Regional Office for Asia and the Pacific
- Between 2000 and 2009, 40 per cent of all registered disaster events occurred in Asia and the Pacific.
- In 2009, over 75 per cent of people killed by natural disasters worldwide were in Asia and the Pacific. In 2008, that figure was 98 per cent.
- Asia and the Pacific also accounted for one third of the world’s ongoing conflicts in 2009 – the highest of any region.
- There are roughly 4.3 million Internally Displaced Persons throughout the region.
The Regional Office for Asia and the Pacific (ROAP) is based in Thailand. It covers 36 countries and 14 territories. ROAP oversees the Sub-Regional Office for the Pacific in Fiji (see box), and OCHA’s Humanitarian Support Units (HSUs) in Nepal and Papua New Guinea. The HSU in Nepal remains focused on humanitarian needs, in particular natural disasters, food insecurity and political instability that regularly causes displacement. Located on the Pacific Ring of Fire, the HSU in Papua New Guinea will continue to focus on disaster preparedness with national authorities.
The Asia and Pacific region was beset by disasters in 2010. A 7.1-magnitude earthquake struck China's Qinghai Province. Serious flooding affected China, Sri Lanka, Papua New Guinea and the Democratic People’s Republic of Korea, and extreme winter conditions devastated Mongolia. Tropical cyclones affected the Philippines and several Pacific Island nations. ROAP's support for preparedness yielded tangible response outcomes for these crises. Preparedness activities were a key element in local-level responses by Humanitarian Country Teams (HCTs).
ROAP plays a central role in providing coordination support to HCTs in areas without a local OCHA presence. In collaboration with humanitarian partners, ROAP reinforces preparedness and emergency response action. In practical terms, this involves supporting Resident Coordinators/Humanitarian Coordinators (RCs/HCs), national governments, regional organizations, Inter-Agency Standing Committee partners and other stakeholders. ROAP also backstops OCHA country offices in Indonesia, the Philippines, Myanmar and Sri Lanka by providing surge capacity, training and technical support.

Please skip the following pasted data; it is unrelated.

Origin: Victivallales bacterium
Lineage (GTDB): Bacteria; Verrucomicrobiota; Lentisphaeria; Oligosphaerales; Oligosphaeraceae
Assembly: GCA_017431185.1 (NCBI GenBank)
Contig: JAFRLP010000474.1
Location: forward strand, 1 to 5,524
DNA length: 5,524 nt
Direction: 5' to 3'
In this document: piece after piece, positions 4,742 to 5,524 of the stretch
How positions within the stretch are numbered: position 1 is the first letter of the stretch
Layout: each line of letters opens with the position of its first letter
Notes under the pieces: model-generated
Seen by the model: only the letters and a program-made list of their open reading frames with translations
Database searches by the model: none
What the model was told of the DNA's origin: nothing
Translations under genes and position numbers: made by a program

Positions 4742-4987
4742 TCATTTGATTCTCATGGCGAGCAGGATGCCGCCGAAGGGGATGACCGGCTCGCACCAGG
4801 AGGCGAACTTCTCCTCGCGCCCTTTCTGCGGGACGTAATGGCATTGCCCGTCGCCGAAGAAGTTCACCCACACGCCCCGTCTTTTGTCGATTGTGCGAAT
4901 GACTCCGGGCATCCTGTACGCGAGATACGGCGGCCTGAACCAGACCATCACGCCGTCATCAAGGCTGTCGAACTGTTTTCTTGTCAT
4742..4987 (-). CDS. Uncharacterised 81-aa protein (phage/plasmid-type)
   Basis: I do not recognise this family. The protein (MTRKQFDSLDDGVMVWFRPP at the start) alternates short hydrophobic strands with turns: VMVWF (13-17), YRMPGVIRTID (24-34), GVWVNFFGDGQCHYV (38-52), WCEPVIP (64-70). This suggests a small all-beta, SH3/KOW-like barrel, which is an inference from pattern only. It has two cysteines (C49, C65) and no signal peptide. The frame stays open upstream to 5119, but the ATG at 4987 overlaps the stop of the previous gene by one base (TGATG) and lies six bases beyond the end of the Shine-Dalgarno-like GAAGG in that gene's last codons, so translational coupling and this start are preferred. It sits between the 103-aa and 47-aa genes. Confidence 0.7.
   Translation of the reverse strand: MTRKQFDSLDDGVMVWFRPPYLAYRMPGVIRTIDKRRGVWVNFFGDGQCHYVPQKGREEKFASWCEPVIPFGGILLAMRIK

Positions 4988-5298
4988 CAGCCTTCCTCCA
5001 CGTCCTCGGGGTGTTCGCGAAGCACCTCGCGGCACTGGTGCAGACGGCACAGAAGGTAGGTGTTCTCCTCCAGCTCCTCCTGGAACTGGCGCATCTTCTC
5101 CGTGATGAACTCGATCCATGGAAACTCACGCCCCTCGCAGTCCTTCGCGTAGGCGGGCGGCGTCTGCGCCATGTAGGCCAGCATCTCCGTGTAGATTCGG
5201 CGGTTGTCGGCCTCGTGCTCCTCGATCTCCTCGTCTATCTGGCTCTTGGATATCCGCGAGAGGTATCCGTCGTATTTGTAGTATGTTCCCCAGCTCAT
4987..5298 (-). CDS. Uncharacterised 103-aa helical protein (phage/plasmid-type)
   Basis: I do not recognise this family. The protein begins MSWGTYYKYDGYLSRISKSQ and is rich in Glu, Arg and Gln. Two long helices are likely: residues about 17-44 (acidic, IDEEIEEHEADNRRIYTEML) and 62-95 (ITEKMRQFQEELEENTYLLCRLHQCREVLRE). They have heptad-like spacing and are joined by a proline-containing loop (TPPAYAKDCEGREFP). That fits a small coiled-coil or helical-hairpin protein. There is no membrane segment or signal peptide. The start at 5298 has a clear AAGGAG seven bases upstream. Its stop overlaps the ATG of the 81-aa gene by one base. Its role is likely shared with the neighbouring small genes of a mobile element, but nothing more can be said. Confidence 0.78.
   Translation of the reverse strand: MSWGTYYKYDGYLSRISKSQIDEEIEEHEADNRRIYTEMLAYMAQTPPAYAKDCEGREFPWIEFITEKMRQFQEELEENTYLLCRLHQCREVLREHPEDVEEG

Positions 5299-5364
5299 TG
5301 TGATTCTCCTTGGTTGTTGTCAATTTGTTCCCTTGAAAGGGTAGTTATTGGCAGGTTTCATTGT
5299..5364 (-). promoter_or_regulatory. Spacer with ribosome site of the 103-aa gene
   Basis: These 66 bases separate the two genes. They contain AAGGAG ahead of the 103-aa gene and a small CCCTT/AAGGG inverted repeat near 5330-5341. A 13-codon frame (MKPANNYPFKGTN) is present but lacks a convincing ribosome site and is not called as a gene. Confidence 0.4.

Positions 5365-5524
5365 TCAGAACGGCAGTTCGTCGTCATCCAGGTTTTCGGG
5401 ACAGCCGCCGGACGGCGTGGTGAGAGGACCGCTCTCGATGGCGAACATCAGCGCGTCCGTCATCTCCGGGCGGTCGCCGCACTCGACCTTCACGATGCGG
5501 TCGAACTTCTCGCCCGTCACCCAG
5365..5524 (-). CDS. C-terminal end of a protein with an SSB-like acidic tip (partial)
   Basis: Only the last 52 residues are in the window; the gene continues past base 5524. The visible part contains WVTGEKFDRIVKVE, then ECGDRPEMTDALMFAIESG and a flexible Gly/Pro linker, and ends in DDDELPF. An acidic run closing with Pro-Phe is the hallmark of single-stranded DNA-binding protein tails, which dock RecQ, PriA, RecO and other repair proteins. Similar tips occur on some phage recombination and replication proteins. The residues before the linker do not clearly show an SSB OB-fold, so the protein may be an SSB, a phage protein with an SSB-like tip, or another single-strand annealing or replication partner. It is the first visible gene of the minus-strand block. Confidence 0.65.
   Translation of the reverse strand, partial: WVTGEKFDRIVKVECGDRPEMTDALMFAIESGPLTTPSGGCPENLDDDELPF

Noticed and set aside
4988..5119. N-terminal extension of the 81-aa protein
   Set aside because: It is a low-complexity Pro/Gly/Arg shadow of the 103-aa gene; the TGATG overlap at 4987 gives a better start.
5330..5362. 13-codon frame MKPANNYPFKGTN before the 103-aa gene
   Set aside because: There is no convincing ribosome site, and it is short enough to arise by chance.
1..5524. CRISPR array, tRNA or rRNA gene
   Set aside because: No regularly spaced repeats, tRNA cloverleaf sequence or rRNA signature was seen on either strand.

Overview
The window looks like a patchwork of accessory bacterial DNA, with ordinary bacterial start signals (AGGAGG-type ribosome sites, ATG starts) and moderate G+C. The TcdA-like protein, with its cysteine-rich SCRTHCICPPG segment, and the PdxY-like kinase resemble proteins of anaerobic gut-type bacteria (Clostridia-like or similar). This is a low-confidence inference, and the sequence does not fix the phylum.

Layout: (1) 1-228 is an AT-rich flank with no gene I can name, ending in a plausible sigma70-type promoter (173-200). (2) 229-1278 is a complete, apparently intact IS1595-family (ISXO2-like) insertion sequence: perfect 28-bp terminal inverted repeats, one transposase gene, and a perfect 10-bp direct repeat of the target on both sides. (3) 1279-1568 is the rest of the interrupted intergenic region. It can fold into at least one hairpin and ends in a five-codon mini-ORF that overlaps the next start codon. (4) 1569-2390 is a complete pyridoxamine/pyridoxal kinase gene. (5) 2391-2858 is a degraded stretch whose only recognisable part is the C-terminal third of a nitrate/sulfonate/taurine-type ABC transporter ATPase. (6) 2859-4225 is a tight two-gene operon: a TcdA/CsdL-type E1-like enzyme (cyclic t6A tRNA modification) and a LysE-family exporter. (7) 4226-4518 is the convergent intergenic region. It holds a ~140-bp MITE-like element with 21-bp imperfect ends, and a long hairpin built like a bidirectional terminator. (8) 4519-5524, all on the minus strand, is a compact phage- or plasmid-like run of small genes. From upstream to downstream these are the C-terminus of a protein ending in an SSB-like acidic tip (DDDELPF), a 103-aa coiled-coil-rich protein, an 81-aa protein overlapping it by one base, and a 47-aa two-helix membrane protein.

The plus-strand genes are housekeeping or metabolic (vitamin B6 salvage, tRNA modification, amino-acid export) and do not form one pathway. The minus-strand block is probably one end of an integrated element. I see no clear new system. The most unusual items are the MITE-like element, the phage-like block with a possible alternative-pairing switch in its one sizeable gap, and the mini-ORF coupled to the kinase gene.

ROAP responds to the region’s frequent sudden-onset disasters. It maintains trained staff who can deploy within 24 hours as part of the first wave of OCHA response and at the request of governments and RCs/HCs. Once on the ground, ROAP staff members offer a suite of services in support of cluster coordination and the use of humanitarian financing tools, such as the Central Emergency Response Fund, and flash and consolidated appeals. ROAP also assists with information management, reporting, public information and civil-military coordination.
ROAP developed the OCHA Global Focus Model in 2007 to identify risk in the region. The model has been expanded to other regions and is now updated annually as part of OCHA’s workplanning cycle. ROAP currently focuses on 13 countries that combine high exposure to hazards, high vulnerability and low capacity, and where an international humanitarian response may be necessary in medium- or large-scale emergencies.
In 2011, ROAP will address preparedness needs by providing HCTs in priority countries with a comprehensive package of support that can be tailored to each country. To strengthen preparedness and response capacity, ROAP will also build on evolving partnerships with regional entities such as the Association of Southeast Asian Nations, the South Asian Association for Regional Cooperation, and the Secretariat of the Pacific Community.
Sub-Regional Office for the Pacific
The Sub-Regional Office (SRO) for the Pacific in Fiji ensures that regional responders work together to deliver timely and appropriate humanitarian assistance to affected people across the Pacific. In 2010 alone, Fiji and the Pacific Islands faced emergencies that included five tropical cyclones, two volcanic eruptions and one tsunami.
The SRO in Fiji supports coordination between partners through the Pacific Humanitarian Team (PHT), which covers 14 Pacific Island countries. The PHT includes 150 organizations that undertake relief, early recovery and protection activities. Members are based in 27 countries and have been active in seven clusters. These regional clusters remain on standby to respond to emergencies and strengthen preparedness.
Building on recent inter-agency contingency planning exercises in Vanuatu, Cook Islands and Tonga, OCHA will target two additional countries in 2011 with contingency-planning workshops. These are likely to be Fiji and the Solomon Islands. The workshops will strengthen working relationships between humanitarian agencies and national authorities, and build a common understanding of national and international disaster-response architectures.
In 2011, OCHA will lead and support the review of joint national and international multi-sector rapid assessment methodologies in Fiji, Papua New Guinea, Solomon Islands and Vanuatu. OCHA will also foster relationships with national networks on the ground, including women’s associations, to speak out on their behalf and ensure their regular inclusion in response planning.